by Scott Buresh and Brian Cooper

When we last left Yahoo!, Jerry Yang (CEO) and the rest of the board had just spurned Microsoft's $44.6 billion takeover bid for the supposedly greener pastures of potential deals with AOL, News Corporation, and/or Google. The rejection of Microsoft's bid also put the current board on a collision course with Carl Icahn in what looked to be a battle for control of Yahoo!'s board of directors.

Trials and Tribulations

After spending millions to buy 68.7 million shares of Yahoo!, Icahn was set to nominate his own slate of directors for Yahoo's board at the company's annual shareholder meeting. Icahn would use Yahoo! shareholders' fury over the botched Microsoft deal to win votes for his board nominees and take over Yahoo!'s board. Yahoo! made a preemptive strike however and managed to appease Icahn by granting him three seats on Yahoo!'s board of directors in July. But what of the purported deals with AOL, News Corp, and Google?

Well, to date, the AOL and News Corp deals never materialized, at least publicly. However, Google and Yahoo! agreed to a partnership whereby Google would deliver ads on Yahoo!'s network. The kicker in the deal was that Google would pay Yahoo! more than Yahoo! could make with its own ads, meaning Google was essentially buying market share from Yahoo!.

This deal would be investigated by the U.S. Justice Department and opposed by Microsoft and online advertisers, who were arguing that the deal would be anticompetitive and result in higher ad prices. In the end, Google and Yahoo! were unable to appease Justice Department investigators by offering to cap the number of ads that would be displayed on Yahoo!'s network and Google walked away from the deal rather than fight a lengthy legal battle.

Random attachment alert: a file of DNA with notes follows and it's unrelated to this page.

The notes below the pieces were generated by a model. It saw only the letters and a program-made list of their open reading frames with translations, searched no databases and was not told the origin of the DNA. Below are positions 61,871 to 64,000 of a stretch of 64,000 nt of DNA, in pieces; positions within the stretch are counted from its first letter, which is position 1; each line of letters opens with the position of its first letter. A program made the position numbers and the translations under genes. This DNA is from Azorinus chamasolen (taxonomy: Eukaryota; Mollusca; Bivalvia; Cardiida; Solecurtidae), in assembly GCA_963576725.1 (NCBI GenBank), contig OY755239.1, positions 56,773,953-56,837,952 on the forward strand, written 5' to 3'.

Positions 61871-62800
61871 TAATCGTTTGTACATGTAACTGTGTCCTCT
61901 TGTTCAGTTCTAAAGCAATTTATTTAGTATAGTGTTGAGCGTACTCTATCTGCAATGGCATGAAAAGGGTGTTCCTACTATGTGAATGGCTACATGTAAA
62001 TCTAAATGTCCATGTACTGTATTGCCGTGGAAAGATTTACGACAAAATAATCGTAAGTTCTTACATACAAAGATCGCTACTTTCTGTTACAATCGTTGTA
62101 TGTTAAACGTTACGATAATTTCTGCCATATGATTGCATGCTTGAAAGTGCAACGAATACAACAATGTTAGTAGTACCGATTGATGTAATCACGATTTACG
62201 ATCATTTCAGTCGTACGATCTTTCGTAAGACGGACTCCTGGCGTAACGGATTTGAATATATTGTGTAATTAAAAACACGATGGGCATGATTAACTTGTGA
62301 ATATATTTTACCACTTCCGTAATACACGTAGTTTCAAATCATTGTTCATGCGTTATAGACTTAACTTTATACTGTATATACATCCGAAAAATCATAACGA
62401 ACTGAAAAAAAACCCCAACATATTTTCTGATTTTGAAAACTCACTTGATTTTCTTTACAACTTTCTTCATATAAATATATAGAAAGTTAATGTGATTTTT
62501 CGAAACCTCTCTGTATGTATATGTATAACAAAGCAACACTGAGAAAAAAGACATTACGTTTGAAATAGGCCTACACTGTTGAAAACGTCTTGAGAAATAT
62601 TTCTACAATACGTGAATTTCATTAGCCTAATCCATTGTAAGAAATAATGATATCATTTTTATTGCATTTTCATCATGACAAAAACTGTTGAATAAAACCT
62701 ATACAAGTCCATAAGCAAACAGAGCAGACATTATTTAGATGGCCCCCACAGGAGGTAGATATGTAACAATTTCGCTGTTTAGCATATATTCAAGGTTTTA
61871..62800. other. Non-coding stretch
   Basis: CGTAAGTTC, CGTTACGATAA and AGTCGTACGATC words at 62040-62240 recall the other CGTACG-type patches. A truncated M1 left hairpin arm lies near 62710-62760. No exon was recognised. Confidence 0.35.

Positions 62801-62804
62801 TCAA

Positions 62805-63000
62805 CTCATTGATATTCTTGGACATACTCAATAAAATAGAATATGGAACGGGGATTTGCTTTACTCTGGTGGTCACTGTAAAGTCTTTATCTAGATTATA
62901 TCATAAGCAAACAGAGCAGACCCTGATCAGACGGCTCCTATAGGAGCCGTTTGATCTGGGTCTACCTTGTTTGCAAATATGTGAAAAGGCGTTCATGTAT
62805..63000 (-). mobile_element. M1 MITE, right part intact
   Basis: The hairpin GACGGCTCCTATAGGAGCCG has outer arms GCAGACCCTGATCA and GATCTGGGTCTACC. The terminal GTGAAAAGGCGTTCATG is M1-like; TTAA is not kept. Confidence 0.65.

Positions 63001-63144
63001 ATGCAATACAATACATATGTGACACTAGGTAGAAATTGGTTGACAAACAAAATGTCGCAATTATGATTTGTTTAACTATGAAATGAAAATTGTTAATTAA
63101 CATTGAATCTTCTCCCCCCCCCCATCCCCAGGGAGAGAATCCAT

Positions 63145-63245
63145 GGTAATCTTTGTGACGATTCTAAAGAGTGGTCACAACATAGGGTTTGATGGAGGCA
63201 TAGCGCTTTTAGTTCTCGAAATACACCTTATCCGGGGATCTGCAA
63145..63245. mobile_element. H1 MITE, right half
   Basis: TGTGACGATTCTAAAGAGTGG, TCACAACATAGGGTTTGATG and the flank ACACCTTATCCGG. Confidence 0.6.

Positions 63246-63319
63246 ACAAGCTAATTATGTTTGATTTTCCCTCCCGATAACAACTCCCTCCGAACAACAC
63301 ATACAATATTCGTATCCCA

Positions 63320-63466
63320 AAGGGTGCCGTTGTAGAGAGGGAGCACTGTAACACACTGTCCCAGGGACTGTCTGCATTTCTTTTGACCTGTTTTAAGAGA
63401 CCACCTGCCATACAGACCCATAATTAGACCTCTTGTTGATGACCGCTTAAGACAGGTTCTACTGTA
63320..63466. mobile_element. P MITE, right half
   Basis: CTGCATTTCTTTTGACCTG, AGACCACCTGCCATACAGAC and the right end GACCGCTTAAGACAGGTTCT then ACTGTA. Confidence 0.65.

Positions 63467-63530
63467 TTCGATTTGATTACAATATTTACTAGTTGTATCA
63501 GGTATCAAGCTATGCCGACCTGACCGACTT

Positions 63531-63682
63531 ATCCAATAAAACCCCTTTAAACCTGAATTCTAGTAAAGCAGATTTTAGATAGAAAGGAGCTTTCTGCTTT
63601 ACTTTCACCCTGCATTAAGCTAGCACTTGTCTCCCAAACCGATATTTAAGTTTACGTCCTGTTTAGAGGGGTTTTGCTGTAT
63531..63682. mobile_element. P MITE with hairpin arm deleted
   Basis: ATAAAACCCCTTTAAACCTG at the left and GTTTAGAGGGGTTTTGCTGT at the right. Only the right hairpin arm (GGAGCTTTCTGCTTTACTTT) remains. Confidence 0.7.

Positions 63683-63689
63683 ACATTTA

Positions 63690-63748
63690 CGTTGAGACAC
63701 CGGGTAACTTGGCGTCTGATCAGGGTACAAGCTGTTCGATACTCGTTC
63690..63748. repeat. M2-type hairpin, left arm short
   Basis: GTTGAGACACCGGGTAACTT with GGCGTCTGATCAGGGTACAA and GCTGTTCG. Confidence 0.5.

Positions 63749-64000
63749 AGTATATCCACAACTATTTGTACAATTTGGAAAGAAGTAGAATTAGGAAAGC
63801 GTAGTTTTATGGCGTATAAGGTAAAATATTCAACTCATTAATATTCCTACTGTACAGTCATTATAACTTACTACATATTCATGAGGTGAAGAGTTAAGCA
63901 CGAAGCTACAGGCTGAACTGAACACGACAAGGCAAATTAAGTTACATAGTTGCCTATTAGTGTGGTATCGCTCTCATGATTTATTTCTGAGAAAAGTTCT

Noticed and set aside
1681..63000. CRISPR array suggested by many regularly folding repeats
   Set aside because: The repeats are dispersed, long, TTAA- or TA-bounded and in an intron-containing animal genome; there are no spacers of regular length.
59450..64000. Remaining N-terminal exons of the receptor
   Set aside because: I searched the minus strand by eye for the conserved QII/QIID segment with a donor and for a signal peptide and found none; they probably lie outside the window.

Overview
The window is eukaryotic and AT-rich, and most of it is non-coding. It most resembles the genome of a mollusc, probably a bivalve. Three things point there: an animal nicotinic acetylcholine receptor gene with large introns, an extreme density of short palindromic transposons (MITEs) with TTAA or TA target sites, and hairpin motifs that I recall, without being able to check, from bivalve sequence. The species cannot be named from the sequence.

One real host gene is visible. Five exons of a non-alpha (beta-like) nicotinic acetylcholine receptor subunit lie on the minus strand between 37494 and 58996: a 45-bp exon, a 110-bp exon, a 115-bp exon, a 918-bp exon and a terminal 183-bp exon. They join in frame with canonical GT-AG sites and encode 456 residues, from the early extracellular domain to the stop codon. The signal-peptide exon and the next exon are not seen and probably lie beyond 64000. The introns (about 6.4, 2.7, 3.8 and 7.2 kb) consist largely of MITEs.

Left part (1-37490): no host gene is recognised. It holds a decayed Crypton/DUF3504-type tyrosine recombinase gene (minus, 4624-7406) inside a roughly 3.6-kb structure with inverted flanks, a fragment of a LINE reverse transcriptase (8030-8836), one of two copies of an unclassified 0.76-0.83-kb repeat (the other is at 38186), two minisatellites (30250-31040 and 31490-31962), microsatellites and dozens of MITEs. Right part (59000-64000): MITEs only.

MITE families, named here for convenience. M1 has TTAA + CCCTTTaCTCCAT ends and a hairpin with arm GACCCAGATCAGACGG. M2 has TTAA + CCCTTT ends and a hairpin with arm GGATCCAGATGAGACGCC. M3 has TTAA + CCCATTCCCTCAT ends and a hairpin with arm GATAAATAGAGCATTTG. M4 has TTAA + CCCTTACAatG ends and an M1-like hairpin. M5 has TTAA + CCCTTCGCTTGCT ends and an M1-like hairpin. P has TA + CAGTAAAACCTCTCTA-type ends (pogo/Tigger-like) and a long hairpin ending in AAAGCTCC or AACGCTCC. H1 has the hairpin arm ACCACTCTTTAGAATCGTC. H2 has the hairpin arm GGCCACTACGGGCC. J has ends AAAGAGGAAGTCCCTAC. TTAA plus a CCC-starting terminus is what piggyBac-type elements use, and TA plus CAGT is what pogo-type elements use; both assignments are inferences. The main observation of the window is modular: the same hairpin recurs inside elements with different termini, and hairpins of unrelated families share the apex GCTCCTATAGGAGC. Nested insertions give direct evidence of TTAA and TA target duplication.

Just before Google walked away from the deal, Yahoo! reported 3rd quarter earnings. Operating income decreased 53% and revenues were virtually flat compared to the same quarter in 2007. In addition, Yahoo! announced it was laying off 1,500 employees as part of its efforts to cut costs. All told, the Microsoft bid, Icahn ordeal, and proposed Google partnership cost Yahoo! $73 million in fees for outside advisors according to a filing with the SEC.

In the wake of this double-whammy, Yahoo's stock tumbled to around $10 per share from its 52-week high of $30.25, which it reached when Microsoft was attempting to acquire the company. Yahoo's share of the search market also continued to decline, falling to 20% in September compared to 22.9% a year ago, according to comScore. What is Yahoo! to do? In a word, grovel.

"To this day, I believe the best thing for Microsoft to do is to buy Yahoo," Yang said at the Web 2.0 summit in San Francisco, the Associated Press reports.


To which Microsoft CEO Steve Ballmer replied, "We made an offer, we made another offer, and it was clear that Yahoo didn't want to sell the business to us and we moved on. We are not interested in going back and re-looking at an acquisition. I don't know why they would be either, frankly. They turned us down at $33 a share."

Could Ballmer be using his public comments to further drive down the value of Yahoo!'s stock before making another bid? Or is he stating his actual beliefs on the matter and only interested in "some kind of partnership around search?" Only time will tell, but it certainly seems like Microsoft is moving forward with new strategies for challenging Google.

Microsoft Moves On

Several of these strategies include new or extended partnerships. One such extended partnership is with long-standing Microsoft partner Hewlett-Packard, where Microsoft will install its Live Search toolbar on all HP computers in North America starting in January 2009.

Microsoft is also negotiating with Verizon to become the default search provider on the company's cell phones, according to the Wall Street Journal. Though the terms of the deal are still being discussed, early indications are that the two companies would share ad revenue generated from web searches made on Verizon cell phones.

Yahoo!'s Future

What does Yahoo! do to secure its future as a viable Internet property going forward? Well, it's changing leaders for one. In mid-November, Yahoo! announced Yang would be returning to his post as Chief Yahoo! as soon as the company found a new CEO. In addition, over the last few months, Yahoo! has rolled out a number of initiatives, releasing its own analytics package (similar to Google Analytics), updating the design of Yahoo! News, launching the APT (formerly AMP!) digital advertising platform, and announcing the Yahoo! Open Strategy, which aims to make Yahoo! programs open source.